jz-headshotI was in graduate school when I first read Aurora Leigh, Elizabeth Barrett Browning’s fiery 1856 epic about a young woman claiming her vocation as a poet despite Victorian society’s patriarchal strictures. The poem was not on any assigned reading-list; I’d simply stumbled across it while doing research for my dissertation. The opening lines brazenly assert the speaker’s authority and ambition:

OF writing many books there is no end;
And I who have written much in prose and verse
For others’ uses, will write now for mine,–
Will write my story for my better self . . .

Encountering those words, I was immediately possessed by Aurora’s voice and vision, a welcome change from all the male poets and critics I’d been reading. I devoured the verse novel’s nine books in one night. The poem became the centerpiece of my dissertation, and I studied and enthusiastically taught it for years.

Continue reading ““The Burning Lava of a Song” by Joyce Zonana”

Toil and Trouble (Part 1) by Barbara Ardinger

…and Ella can’t remember the last real meal she had. After supper with the refugees in the witch’s house, she and the witch put their heads together to begin making significant plans. She’s also been meeting all the refugees who now live on the witch’s farm. She knows first-hand why these people fled the capital and the other cities. “Oh, lordy, yes,” she says. “I used to know all the important people. My dear sisters and I went to all the big events, ate the finest cuisine—” suddenly remembering where she is, she looks down at the table “—oh, dear, but I don’t mean to criticize your cuisine.”

The ravens, all perched on the backs of chairs look straight at her. “Good food, this,” says Kahlil, “except these girls don’t serve eyeballs.” “Stop that,” Domina whispers (if ravens can be said to whisper). “Don’t be so picky. Everybody here gets enough to eat.”

Ella, who is more used to cats and dogs and the occasional parakeet than to ravens, blinks and continues. “I wish I knew where my sisters are now. Thanks to our ‘relationships’ with the princes, we were High Society and—”

Continue reading “Toil and Trouble (Part 1) by Barbara Ardinger”

A Rescue Remedy, Part 2 by Barbara Ardinger

The handsome but uncharming prince having been magicked, the witch and her coconspirators know it’s time to focus on finding Ella. The witch looks around the table.

“Mrs. Janedoe and Mrs. Worthington,” she says, “you are two of our most highly experienced sauceresses…I mean sorceresses. Mrs. Bezukhov, you are also a woman of great, if temporarily diminished, power. Let us work together and see what we can do. Surely when people of good will work together they can raise energy that leads to positive results. Yes?” She looks around. “Please come up to my study.” The ravens of course know they are members of this ad hoc coven, and Mrs. Bezukhov goes out to her little room (actually a stall) in the barn to fetch her old scrying stone.

“Now,” says the witch, “we need to find out where Ella is and—”

“Before that,” says Kahlil, the prophetic raven, “we gotta fly that…er…sausage to the city ’n’ drop it on that lousy prince and hit ’im where it’ll do the most good. Make sure he got the message, doncha know. I got a new buddy who’ll fly with us.” He waves a wing at the window and another raven flies in. “This’s Icarus.” The new raven bows. “Despite his name, he’s a good flyer ’n’ he knows the safest routes to the capital and the bestest ways to get around the city.” Kahlil shows the bagged sausage to Icarus, who studies it and shakes his head like he’s just been attacked by a million fleas. “Okay,” says Kahlil, “youse girls just keep an eye on us in that there scrying stone.” He starts to rise from the table, but Mrs. Worthington stops him.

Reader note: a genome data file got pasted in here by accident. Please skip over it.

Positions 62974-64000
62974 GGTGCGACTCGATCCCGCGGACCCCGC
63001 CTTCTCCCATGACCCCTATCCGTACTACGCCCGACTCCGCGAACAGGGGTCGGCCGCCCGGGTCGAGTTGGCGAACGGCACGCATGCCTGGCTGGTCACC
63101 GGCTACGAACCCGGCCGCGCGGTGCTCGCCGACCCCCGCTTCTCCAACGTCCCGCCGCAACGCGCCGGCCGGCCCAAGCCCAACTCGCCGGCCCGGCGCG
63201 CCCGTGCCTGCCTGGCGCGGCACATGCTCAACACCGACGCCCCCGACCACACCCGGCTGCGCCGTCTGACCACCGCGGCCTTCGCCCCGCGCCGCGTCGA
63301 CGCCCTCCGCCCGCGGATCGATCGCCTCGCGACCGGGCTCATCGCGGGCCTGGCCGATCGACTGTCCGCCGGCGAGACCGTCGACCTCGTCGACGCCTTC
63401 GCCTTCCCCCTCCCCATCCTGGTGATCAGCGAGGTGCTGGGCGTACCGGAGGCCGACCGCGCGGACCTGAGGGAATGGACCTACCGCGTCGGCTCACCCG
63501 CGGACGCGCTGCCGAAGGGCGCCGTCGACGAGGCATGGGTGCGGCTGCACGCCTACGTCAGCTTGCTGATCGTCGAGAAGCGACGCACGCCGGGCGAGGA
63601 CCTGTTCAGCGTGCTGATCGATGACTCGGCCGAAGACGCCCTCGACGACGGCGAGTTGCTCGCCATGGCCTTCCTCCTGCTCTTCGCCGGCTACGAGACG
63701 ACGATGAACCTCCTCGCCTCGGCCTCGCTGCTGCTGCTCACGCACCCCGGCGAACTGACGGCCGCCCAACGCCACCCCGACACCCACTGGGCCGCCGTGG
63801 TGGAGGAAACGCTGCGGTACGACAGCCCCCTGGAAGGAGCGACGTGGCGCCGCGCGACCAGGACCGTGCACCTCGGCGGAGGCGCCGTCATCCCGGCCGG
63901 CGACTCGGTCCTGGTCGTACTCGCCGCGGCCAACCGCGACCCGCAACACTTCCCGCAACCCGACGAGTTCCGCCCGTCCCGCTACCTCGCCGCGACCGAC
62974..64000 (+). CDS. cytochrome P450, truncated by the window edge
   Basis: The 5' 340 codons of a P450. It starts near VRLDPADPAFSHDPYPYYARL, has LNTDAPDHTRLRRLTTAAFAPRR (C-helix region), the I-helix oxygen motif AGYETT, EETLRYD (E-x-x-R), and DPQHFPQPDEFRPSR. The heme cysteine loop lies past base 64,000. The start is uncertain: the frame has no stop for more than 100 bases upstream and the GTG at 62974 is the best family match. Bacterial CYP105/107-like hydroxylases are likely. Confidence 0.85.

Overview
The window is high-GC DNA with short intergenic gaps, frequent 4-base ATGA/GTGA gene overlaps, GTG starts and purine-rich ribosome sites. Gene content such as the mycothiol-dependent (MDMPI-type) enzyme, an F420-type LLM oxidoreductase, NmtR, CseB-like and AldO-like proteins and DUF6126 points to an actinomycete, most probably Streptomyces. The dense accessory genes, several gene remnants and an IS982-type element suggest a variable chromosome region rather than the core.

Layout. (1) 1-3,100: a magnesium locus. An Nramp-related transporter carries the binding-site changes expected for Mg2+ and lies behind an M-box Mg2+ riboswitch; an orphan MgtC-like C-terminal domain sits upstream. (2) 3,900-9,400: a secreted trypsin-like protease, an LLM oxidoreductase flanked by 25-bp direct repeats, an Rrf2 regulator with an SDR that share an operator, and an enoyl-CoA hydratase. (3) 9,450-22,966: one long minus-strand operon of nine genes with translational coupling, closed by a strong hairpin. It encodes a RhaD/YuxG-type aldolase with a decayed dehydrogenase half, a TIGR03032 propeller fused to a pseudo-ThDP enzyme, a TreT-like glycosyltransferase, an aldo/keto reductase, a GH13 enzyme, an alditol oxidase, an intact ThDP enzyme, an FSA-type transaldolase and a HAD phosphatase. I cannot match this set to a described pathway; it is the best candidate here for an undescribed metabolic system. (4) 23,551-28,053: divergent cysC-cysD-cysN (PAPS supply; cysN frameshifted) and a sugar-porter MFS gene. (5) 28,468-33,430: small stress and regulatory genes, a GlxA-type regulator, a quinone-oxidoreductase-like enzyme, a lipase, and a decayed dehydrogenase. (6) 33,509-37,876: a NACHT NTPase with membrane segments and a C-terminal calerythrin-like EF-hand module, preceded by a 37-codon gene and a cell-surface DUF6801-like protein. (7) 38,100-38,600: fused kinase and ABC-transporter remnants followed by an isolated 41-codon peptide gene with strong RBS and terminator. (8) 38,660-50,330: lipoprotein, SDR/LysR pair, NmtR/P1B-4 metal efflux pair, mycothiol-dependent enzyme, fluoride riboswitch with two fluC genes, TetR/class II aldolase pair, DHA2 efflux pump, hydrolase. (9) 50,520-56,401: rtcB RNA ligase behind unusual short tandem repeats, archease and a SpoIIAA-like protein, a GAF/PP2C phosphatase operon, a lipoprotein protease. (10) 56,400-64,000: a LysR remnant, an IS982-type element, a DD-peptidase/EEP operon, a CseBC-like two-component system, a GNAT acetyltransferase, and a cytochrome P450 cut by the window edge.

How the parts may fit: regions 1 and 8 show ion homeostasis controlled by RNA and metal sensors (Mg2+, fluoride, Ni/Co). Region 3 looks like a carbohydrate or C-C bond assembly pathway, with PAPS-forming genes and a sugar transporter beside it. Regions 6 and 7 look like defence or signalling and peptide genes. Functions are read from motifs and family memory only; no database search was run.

Continue reading “A Rescue Remedy, Part 2 by Barbara Ardinger”

A Rescue Remedy, Part I by Barbara Ardinger

A year, now. It has been a full year since the phony election that put El Presidente in the Golden Office. A year since people began leaving the capital and the nation’s other large cities. While some of the refugees emigrated to quasi-democratic nations, most of them settled in the small towns and on the farms across the countryside, where they began building new, rural lives. A year ago, it was a flood of refugees. Now fewer people are able to escape.

A year, now, and even though she has studied and practiced, the wicked witch is no wickeder than she ever was. Nowadays she even forgets to put on the wicked-witch mask that she used to think scared people. But it’s easy for everyone to see that, masked or not, she’s just an ordinary woman practicing an old-time religion. She’s never fooled anyone, not the sixty or so refugees who now live on her farm, especially not the various ravens who drop by regularly for snacks in exchange for gossip.

Continue reading “A Rescue Remedy, Part I by Barbara Ardinger”

Dandelion Warriors, Incest Survival and An Artist Statement on That Christmas Morning Feeling by Marie Cartier

MarieCartierforKCETa-thumb-300x448-72405I have blogged excerpts from my novel That Christmas Morning Feeling in progress previously—the first excerpt here and additional ones here and here. This blog serves as an “artist statement” regarding the novel in progress.

I want to discuss in this blog thoughts on my own creative process—how a project can percolate for years (this one for well over ten years) and be in pieces in several places (handwritten, hard drives, on a laptop, here in FAR) and then some magical “tipping point” comes that creates the necessary conditions to put other things aside and work on that project, birthing it forward.

Certainly the death of both my parents in one year, and the resulting fallout in the last two years, complicated relationship struggles both to be sure, prompted me to want to write this novel and put it out into the world in a finished form, which is what I’m trying to accomplish now.